A New Generation of siRNA Nanoparticles
Jinjun Shi, PhD, of the Department of Anesthesiology, Perioperative and Pain Medicine, and his colleagues have developed a new platform that uses nanoparticles to systemically deliver small interfering RNA (siRNA) to solid tumors. In a paper published in PNAS, the researchers report using the nanoparticle platform to validate Proibitin1 (PHB1) as a therapeutic target for non-small cell lung cancer (NSCLC) and describe the platform’s potential for use in validating other potential cancer targets and in developing new cancer therapies.
The lipid-polymer hybrid nanoparticles used in the new platform efficiently encapsulate siRNA, releasing it slowly overtime, resulting in a sustained release and gene silencing.
“By rational design and optimization, these nanoparticles can circulate in the bloodstream for a relatively long period of time, allowing them to leak out of the tumor microvasculature to entering tumor tissue,” said Shi.
The long-circulating siRNA nanoparticles can potentially silence any gene of interest, allowing researchers to explore and/or confirm the role of potential gene targets. In collaboration with Bruce R. Zetter, PhD, from Boston Children’s Hospital, the BWH team reports on applying the new platform to a potential therapeutic target in lung cancer. No specific and effective inhibitors against PHB1 currently exist, which means that up until now, it has not been possible to thoroughly test PHB1’s role. When the team “silenced” PHB1 using the nanoparticle platform, they saw a marked decrease in tumor growth in preclinical models. The team also found that higher levels of PHB1 in tumor tissue were associated with poorer overall survival in patients with NSCLC.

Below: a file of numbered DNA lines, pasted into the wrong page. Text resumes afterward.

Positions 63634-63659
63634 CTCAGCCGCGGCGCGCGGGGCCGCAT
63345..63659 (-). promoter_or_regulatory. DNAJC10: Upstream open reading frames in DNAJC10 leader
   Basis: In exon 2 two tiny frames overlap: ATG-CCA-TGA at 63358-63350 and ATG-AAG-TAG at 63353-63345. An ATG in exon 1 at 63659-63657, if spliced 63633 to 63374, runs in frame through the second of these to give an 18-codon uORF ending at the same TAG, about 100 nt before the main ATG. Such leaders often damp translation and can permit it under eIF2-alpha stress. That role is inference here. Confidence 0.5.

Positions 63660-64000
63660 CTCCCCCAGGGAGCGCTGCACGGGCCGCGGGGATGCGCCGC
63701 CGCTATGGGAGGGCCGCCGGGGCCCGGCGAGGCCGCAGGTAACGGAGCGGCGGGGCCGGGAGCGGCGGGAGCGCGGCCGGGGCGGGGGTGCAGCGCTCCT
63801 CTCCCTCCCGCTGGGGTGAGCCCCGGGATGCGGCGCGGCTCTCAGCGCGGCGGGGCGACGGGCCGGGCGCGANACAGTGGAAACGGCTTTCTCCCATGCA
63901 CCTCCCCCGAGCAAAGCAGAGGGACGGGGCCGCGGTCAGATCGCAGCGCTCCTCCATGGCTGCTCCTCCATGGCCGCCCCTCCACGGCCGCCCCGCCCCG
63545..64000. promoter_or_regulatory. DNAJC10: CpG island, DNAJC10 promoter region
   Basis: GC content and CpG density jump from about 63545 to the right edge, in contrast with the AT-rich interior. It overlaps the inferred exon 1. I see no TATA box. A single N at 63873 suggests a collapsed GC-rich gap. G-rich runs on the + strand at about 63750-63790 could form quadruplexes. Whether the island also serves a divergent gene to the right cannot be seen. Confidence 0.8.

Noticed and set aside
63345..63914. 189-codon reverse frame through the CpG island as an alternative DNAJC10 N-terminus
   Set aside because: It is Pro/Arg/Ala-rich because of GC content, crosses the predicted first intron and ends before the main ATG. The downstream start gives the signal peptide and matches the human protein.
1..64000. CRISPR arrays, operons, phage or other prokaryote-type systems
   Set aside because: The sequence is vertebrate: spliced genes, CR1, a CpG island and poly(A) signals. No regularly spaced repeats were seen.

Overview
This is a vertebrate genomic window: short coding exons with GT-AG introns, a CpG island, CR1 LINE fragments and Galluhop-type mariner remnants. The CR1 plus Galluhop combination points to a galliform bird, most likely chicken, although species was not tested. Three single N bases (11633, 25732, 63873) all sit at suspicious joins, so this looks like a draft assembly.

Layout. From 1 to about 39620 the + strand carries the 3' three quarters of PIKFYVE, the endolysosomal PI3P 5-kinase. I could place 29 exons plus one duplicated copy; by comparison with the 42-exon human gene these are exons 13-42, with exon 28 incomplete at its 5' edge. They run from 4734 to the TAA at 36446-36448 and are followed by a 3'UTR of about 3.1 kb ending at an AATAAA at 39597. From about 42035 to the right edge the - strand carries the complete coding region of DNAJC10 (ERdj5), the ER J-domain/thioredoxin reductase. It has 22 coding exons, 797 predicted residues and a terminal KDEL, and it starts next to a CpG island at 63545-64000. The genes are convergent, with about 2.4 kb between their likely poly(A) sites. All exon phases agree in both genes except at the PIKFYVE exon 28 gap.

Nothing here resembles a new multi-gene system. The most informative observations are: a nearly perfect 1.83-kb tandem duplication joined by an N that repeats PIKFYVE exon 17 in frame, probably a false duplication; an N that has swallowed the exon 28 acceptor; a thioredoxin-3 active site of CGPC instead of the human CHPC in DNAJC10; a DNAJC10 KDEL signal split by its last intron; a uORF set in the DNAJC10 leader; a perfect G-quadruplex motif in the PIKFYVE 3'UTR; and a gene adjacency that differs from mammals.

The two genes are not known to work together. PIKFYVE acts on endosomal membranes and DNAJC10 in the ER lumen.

The team is planning to evaluate PHB1 further, and will also explore other potential therapeutic targets, particularly those considered “undruggable,” for cancer treatment. The team is also interested in applying the platform to address other biomedical problems such as inflammatory diseases.
“Our platform has many promising features for clinical development, including long blood circulation, high tumor accumulation, effective gene silencing, negligible in vivo side effects, long shelf-life, and a simple, scalable formulation strategy,” said Shi.